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  1. Pugmill, Looking To Purchase

    I have an old Venco deairing pugmill with an aluminum barrel that I finally did a deep clean on - lots of pitting and many small chunks in my clay when I pugged before this. I got it used a year ago and this may be the first time it was deep cleaned since it was bought in the '60s !?! Has anyone tried using the stuff people spray on truck beds as a liner for the aluminum? It wouldn't sheet off like epoxy, although it could be scratched. It's somewhat flexible, so the scratches may even seal off enough to still have some corrosion protection. I do want to use white clay and I fire to cone 6, so I expect soda feldspar will be introduced to the barrel. My chemist/engineer friend suggested this. My husband suggested something else - a urethane resin that is made for the bottoms of boats. It advertises as flexible with no chipping or flaking, even if it hits rocks. It's called Amazing Goop Coat-It and can be purchased at Home Depot. Any input appreciated! Kathy
  2. I just glaze fired two large platters and used a generous coating of lid wax (wax resist + alumina hydrate) on the bottoms. They did great, but left lots of dust to clean up. No dust got in the wrong place during the firing. Kathy
  3. Wave Teapot

    Fun! It has a nice flow to it, with the textures accentuating the curvature.
  4. Sealing In Fiber Blanket?

    Thanks for all of your input; I'm learning a lot! Kathy
  5. Sealing In Fiber Blanket?

    We were just looking at the kiln parts, and the back with the flue is made of galvanized sheet. The kiln was built in the early 80s and kept outdoors with a small corrugated metal roof in a moist environment. The sheet metal looks to be in good shape, even at the screw holes, except for the flue. My husband thinks the flue had some heat leaks, because there is a rust pattern at its back in the shape of a fat candle flame. So, it looks to me like galvanized sheet covering good insulation should work well! Kathy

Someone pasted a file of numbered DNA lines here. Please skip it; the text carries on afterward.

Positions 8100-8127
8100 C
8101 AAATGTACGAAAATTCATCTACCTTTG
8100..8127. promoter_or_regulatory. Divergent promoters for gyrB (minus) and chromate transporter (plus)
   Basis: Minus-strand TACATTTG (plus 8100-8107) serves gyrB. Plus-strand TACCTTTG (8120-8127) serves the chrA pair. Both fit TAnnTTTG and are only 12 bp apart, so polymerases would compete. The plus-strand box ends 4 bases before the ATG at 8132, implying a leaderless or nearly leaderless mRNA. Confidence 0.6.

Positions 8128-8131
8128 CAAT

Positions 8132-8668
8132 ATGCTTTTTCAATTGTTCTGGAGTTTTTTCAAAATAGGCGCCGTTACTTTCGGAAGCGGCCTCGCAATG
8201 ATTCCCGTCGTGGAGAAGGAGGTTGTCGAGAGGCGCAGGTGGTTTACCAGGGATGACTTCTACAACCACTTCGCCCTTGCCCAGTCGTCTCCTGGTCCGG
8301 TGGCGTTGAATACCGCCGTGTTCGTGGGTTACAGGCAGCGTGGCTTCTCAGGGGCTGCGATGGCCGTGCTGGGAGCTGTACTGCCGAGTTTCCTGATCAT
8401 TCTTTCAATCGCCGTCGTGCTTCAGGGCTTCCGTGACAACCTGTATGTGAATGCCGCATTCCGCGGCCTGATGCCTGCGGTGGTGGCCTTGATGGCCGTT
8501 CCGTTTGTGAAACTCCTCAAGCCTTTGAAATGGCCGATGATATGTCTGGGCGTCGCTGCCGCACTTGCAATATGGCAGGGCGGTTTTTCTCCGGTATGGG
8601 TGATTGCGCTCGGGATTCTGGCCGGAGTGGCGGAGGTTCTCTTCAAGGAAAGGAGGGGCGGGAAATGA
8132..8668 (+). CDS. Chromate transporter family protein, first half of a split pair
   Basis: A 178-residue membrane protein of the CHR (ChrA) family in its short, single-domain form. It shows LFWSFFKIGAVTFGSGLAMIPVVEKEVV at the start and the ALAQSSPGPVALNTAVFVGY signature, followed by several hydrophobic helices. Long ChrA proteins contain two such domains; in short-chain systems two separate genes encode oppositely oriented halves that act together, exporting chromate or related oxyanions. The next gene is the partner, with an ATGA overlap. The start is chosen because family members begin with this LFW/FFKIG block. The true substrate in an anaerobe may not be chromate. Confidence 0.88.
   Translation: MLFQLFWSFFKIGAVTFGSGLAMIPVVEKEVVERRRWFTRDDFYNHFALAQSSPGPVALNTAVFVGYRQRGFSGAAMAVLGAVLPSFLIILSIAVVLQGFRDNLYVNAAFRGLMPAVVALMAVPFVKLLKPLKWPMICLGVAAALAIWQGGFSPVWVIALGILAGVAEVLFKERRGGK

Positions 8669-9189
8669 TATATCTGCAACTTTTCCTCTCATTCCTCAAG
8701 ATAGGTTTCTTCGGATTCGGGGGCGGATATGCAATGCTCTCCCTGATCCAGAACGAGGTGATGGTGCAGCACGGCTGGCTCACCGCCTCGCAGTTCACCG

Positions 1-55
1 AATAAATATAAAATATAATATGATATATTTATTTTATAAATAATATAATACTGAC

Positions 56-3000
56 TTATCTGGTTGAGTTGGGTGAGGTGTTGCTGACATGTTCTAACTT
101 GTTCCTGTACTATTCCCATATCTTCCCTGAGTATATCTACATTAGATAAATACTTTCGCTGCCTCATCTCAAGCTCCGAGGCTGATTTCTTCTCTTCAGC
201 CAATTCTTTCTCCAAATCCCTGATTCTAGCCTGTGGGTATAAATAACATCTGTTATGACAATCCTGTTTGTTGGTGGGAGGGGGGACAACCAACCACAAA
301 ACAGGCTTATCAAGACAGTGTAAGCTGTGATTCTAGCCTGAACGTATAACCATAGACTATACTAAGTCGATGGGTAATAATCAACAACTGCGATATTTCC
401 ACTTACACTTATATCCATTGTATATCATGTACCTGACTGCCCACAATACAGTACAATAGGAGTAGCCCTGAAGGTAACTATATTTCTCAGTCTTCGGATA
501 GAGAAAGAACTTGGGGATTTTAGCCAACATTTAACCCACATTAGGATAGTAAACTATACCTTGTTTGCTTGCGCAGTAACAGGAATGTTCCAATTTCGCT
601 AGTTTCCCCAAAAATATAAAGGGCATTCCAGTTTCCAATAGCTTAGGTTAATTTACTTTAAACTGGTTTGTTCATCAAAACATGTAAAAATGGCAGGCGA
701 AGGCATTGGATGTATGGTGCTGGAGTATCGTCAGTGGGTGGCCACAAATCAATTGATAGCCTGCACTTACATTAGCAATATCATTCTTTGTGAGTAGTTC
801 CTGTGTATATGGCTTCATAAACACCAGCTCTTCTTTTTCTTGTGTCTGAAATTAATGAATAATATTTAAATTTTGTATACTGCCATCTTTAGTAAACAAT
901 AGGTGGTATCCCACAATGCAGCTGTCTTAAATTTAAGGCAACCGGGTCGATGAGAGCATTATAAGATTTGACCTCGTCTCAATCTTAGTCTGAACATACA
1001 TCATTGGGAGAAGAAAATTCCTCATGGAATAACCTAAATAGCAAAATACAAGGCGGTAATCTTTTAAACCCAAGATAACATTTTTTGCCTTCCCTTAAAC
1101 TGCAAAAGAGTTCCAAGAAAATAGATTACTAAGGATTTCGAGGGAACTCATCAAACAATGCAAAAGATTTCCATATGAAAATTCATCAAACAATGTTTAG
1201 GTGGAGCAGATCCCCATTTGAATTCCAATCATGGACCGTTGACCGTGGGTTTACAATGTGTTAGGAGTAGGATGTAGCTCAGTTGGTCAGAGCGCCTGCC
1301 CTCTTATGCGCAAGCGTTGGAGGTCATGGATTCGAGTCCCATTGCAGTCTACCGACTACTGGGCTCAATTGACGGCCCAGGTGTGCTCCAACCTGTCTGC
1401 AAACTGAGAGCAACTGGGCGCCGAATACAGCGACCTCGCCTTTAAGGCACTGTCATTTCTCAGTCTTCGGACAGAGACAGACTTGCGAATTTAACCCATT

6. Sealing In Fiber Blanket?

    What he said. best, .................john Point taken, thanks! I may end up with a little airspace, but I'm not sure since I'll be mortaring the bricks together this time. Will having a bit of space between the bricks, the kaowool and the sheet metal be any problem? Kathy
  7. Sealing In Fiber Blanket?

    Hardibacker is concrete and water absorbent. I would keep it dry so the steam won't cause trouble, like popping or explosions. Insblock insulation is a product name for a fiber refractory board. This would serve your purposes better, in my opinion. Marcia Hmm, I hadn't thought about any moisture problems. My main concern was whether it held its integrity after repeated exposure to high temperatures; cellulose makes up 10% of its composition. I found a good description of Insblock at Marc Ward's site http://www.wardburne...erproducts.html and am now leaning toward using sheet metal as my outer shell and increasing the Kaowool thickness from 1/2" to 1", as long as it can be compressed. I'm rebuilding a kiln that I took apart to move, so I have 3/4" of shell space between the frame and the bricks. The old shell didn't handle being taken apart too well. Thanks for your input! Kathy
  8. Sealing In Fiber Blanket?

    I'm planning to use Hardibacker 1/2" underlay board as my outside panels, then kaowool panels, then soft firebrick as I build my gas kiln. I was just looking at the Hardie board website, and it seems that it should work well, but has anyone else used this? There isn't a direct rating for heat that I can find on the site. Kathy